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Chicago Tribune

Owner of Lucy’s BBQ studied under Texas pitmaster greats — and it shows

By Nick Kindelsperger, Chicago Tribune,

The pulled pork at Lucy’s BBQ in Highland, Ind. on Thursday, March 2, 2023. Brian Cassella/Chicago Tribune/TNS

Enter Brewfest, a pour-your-own-beer bar in Highland, Indiana, and a haze of smoke rushes out the door and wraps around your nose. It’s not the stale and acrid stench of cigarette smoke (remember when people used to smoke in bars?) but the sweet and enveloping aroma of barbecue.

That’s thanks to Nick Kleutsch, who operates Lucy’s BBQ inside the bar on Thursdays, Fridays and Saturdays. While certainly not the only barbecue operation in northwest Indiana, Lucy’s undoubtedly serves the best Texas-style barbecue in the area. (And yes, this means that the suburban invasion of Texas-style barbecue shows no sign of stopping.)

Any order should include the voluptuous slices of black pepper-crusted brisket, which are so absurdly tender and juicy you can pull the meat apart with the gentlest stretch of your fingers. You’ll also find meaty spare ribs sporting bright pink smoke rings and luscious pulled pork. Instead of a spice rub with a dozen ingredients, the meat here only gets a sprinkling of salt and pepper before it hits the smoker, yet it still tastes remarkably complex.

Like nearly every Texas-style barbecue pitmaster I’ve talked to in Chicago’s suburbs, the northwest Indiana native had a barbecue awakening while in the Lone Star State. “When I first started visiting Texas, I thought, ‘What’s the big deal?’” Kleutsch said. “We have barbecue in northwest Indiana. Then I went to Terry Black’s BBQ. I took one bite of the brisket and thought, ‘I’ve never had anything like that.’ I was hooked from that point.”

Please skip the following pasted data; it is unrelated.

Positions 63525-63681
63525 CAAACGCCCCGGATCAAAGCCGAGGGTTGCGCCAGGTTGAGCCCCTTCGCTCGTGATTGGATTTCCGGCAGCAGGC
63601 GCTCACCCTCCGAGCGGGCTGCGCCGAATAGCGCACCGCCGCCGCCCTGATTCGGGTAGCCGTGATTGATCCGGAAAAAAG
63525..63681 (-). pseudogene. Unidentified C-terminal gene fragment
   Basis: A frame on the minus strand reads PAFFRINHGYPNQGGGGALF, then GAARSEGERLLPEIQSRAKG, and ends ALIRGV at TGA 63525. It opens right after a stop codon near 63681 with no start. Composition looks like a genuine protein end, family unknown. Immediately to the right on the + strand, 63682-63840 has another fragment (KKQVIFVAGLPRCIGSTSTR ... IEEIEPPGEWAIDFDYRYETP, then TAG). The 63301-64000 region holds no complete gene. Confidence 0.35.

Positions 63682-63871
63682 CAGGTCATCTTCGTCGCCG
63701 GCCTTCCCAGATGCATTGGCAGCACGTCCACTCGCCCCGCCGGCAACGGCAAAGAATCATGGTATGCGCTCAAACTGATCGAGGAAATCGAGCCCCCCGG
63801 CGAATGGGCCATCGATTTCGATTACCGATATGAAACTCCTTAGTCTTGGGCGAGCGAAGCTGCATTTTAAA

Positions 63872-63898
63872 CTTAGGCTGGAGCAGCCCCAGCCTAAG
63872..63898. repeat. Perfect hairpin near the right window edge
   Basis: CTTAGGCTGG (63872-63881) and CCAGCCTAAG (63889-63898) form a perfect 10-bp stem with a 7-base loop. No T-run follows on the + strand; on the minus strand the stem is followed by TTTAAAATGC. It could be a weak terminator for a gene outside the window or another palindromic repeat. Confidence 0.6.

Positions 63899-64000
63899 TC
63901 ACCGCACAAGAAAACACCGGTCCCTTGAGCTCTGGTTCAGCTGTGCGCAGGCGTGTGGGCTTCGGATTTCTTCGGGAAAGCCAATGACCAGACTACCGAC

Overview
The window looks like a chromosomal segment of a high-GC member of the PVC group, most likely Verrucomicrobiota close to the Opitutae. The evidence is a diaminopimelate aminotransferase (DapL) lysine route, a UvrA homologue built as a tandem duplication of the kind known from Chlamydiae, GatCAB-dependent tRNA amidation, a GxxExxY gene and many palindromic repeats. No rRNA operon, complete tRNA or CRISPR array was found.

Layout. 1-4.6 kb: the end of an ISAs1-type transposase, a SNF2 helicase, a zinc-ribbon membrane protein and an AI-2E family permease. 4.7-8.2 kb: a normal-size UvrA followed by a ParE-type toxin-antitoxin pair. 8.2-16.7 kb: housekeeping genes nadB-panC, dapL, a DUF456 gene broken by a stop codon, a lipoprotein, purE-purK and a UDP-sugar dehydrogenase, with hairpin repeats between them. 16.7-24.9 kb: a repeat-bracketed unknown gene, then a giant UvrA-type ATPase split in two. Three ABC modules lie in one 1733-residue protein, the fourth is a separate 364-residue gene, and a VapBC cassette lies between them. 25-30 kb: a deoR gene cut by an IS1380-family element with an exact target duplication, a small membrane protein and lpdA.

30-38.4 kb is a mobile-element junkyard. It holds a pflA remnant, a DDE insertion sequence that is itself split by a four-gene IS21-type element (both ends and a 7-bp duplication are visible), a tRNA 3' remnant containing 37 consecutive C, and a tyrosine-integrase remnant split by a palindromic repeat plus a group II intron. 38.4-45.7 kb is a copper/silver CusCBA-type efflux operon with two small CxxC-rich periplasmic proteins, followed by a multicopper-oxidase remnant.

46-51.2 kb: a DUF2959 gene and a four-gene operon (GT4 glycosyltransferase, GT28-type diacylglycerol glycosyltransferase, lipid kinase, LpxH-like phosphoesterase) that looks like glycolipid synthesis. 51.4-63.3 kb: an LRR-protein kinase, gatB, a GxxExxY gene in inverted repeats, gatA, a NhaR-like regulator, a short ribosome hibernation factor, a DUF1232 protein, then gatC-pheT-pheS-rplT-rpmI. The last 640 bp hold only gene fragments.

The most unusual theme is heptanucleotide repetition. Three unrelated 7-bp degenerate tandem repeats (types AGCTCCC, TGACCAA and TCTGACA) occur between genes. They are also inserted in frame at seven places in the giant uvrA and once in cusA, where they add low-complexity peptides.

But if Kleutsch hadn’t gotten stuck in Texas during the pandemic, he probably wouldn’t be smoking meat right now.

Having some success managing a musician in Austin, Texas, Kleutsch decided to lease an apartment. But when the pandemic upended the live music scene, he found himself out of work and unable to break the lease. Scrambling, he eventually got a job as a beverage salesperson, which required him to drive around to restaurants in Central Texas. “We had an eight-hour day, but I’d blow through my visits in three hours,” Kleutsch said. Instead of returning back to the office, he put that extra time to good use, visiting as many barbecue spots as he could.

Part of his route included Lockhart, the official barbecue capital of Texas, so he had plenty of time to try classic joints like Smitty’s Market. “I’d go on a Wednesday when there was no line,” Kleutsch said. “Then I’d get to talk to these guys and pick their brains.”

When he realized how open and friendly the pitmasters were, he asked them if he could watch them work on the weekends. “They will tell you everything,” Kleutsch said. “A huge one for me was when I went to JNL Barbecue in Austin. (Owner) Ben Lambert showed me more in two days than I had ever learned.” Another favorite of his was LeRoy and Lewis Barbecue, another acclaimed spot in Austin.